Fundamental seems to be the relationship between the penalty’s severity and success in deterring crimes. In criminal justice, this interprets the certainty of incarceration as more efficient as compared to the severity of punishment. Evidently if there are severe penalties but no one gets caught, the possible effect on deterrence for the reason of severe punishment would be low. On the other hand having a high certainty of getting arrested with no consequences is not likely to establish success. An optimization of a minor to reasonable punishment coupled with a moderate to high certainty of arrest appears to be the most successful combination.

Further, punishment for punishment’s sake is considered outmoded and cruel approach to crime deterrence. The government must place importance on getting tough with criminal offenders and more on attacking the root causes of criminal behaviour as well as providing treatment to the criminal offenders.


Agnew, R. (1998). Society needs to get tough on causes of crime, says Agnew. Emory Report, 50, n.p.

Frazer, Newton. (n.d.). The Effects of Punishment to Deter Crime. Prisoners.com. Retrieved September 14, 2008, from http://www.prisoners.com/deterx.html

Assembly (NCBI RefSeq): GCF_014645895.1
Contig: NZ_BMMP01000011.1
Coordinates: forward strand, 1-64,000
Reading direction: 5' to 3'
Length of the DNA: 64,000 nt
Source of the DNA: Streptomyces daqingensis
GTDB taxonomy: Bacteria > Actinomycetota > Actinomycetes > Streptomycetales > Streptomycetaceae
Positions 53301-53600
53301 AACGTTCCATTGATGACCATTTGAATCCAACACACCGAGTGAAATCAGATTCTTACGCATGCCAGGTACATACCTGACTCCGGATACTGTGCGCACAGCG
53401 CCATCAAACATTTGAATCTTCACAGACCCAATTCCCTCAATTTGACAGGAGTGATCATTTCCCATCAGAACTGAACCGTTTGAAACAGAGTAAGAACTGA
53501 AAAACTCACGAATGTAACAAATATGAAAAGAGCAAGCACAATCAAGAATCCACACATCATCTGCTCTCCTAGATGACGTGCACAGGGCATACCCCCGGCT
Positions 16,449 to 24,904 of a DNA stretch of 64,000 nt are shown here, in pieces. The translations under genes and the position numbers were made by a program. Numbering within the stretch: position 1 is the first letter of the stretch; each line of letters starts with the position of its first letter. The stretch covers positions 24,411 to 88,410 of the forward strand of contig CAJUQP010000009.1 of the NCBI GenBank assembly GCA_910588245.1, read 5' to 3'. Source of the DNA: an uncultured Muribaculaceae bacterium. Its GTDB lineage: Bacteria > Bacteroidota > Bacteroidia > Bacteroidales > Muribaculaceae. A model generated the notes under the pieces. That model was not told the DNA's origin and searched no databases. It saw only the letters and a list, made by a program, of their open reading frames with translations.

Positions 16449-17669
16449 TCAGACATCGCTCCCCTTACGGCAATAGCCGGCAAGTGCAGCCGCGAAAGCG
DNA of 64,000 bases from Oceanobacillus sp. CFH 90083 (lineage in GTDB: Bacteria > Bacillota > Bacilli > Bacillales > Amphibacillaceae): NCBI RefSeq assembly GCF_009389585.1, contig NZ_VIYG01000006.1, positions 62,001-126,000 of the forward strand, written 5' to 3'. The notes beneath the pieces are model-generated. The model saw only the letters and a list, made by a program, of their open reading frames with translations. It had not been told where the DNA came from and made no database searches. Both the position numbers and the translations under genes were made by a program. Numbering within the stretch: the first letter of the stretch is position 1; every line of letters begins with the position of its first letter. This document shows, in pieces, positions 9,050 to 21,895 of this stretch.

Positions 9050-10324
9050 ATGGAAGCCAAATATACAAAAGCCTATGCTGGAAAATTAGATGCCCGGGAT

Lafollette, H. (2005). Collateral Consequences of Punishment: Civil Penalties Accompanying Formal Punishment. Journal of Applied Philosophy, 22, n.p.

Samford University. (1999). Capital Punishment Should Be Abolished. Retrieved September 14, 2008, from http://www.samford.edu/BADL_Packet_1_2007_2008.pdf

Statewide Harm Reduction Coalition. (2008, August 17). What Causes Overcrowding in Jails and Prisons? Retrieved September 15, 2008, from http://www.massdecarcerate.org/download/overcrowding.pdf

Wayne State University. (2003, October 24). On the Effectiveness of Prison as Punishment. Retrieved September 13, 2008, from http://www.is.wayne.edu/stuarthenry/Effectiveness_of_Punishment.htm

Wisconsin Coalition Against the Death Penalty. (2006). Fact Sheet: The Death Penalty Does Not Deter Crime. Retrieved September 15, 2008, from http://www.nodeathpenaltywi.org/PDF/Deterrence%20Fact%20Sheet%209%2020%2006.pdf